The Giving Tree
Happy birthday to a very special boy! Keep reading…
First published in 1964 The Giving Tree has been translated into more than 30 different languages. Written and illustrated by Shel Silverstein, this story is about a relationship between a boy and a tree. The tree loved the little boy very much and the little boy loved it. There wasn’t anything the tree won’t do for the little boy and in an ultimate act of self-sacrifice; the tree let the boy cut down its trunk. Many years go by and little boy is now an old man returning to the tree but there is nothing left to give for the tree is now a stump. Sadly the tree says: “I am sorry, Boy… but I have nothing left to give you.” But the boy replies: “I don’t need very much now, just a quiet place to sit and rest.” The tree then says, “Well, an old stump is a good for sitting and resting. Come, Boy, sit down. Sit down and rest.” And the boy did. And the tree was happy.
The Giving Tree with its distinctive neon green book jacket is a classic. Shel Silverstein’s style is very distinctive, fun and lighthearted. His simple line drawings look like doodles from a sketchbook. I love the simplicity of the art and the layout. The illustration and text marries well together, creating wonderful open spaces and breathing room for the story to flow.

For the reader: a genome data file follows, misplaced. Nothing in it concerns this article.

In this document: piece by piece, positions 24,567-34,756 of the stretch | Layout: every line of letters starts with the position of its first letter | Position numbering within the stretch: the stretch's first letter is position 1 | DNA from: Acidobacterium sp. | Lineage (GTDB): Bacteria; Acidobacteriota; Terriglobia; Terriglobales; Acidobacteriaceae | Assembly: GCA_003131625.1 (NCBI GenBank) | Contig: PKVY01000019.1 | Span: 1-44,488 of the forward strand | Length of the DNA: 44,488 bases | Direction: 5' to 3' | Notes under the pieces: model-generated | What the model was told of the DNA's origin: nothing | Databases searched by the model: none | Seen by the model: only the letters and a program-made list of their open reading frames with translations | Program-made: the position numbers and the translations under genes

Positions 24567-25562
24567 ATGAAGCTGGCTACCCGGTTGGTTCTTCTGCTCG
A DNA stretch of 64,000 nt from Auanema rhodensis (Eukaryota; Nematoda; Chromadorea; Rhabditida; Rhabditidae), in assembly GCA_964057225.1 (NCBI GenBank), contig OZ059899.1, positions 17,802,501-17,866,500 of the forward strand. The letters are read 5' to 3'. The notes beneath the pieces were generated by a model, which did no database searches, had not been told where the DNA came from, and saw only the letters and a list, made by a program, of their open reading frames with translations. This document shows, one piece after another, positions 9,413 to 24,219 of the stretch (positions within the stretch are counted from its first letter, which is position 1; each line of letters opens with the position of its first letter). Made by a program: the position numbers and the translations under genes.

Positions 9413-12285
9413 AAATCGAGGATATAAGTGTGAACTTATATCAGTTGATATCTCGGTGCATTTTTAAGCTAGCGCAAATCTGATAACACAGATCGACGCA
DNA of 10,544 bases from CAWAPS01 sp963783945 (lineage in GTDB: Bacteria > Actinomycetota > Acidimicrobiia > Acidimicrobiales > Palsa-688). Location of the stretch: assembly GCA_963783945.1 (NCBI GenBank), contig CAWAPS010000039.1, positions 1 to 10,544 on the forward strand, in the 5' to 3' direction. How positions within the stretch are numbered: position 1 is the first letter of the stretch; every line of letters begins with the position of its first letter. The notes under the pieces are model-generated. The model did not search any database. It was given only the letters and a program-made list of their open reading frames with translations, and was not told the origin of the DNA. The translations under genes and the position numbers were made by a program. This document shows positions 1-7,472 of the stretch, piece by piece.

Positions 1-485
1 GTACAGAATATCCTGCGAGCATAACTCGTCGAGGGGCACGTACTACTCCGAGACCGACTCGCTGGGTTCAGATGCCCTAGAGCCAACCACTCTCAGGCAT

The Giving Tree is a story about our capacity to love, our ability to put the needs of others before ourselves and expect nothing in return. The tree’s silent demonstration of love reminds me of my dad and a special boy I know, both are not very good at expressing their feelings but their actions speaks volume.
The Giving Tree, a children’s book review by Thao Lam
Author and Illustrator Shel Silverstein
(September 25th, 1930 to May 10th, 1999)
Born in Florida, Shel Silverstein started drawing at an early age by tracing the works of well-known American cartoonist Al Capp. Shel studied art at the University of Illinois but poor grades got him kicked out. He also attended the Art Institute of Chicago but left after only one year.
In 1953 Shel was drafted by the US Army and served in Japan and Korea. He was assigned to do layouts and paste up for Pacific Stars and Stripes and eventually got his cartoons published in the paper.
Shel Silverstein was a creative soul; he was a cartoonist, playwright, poet, performer, recording artist, and Grammy-winning, Oscar-nominated songwriter.
Shel Silverstein’s magnificent spirit lives on through his work which is wonderful documented on his website www.shelsilverstein.com
Publisher Harper Collins Publishers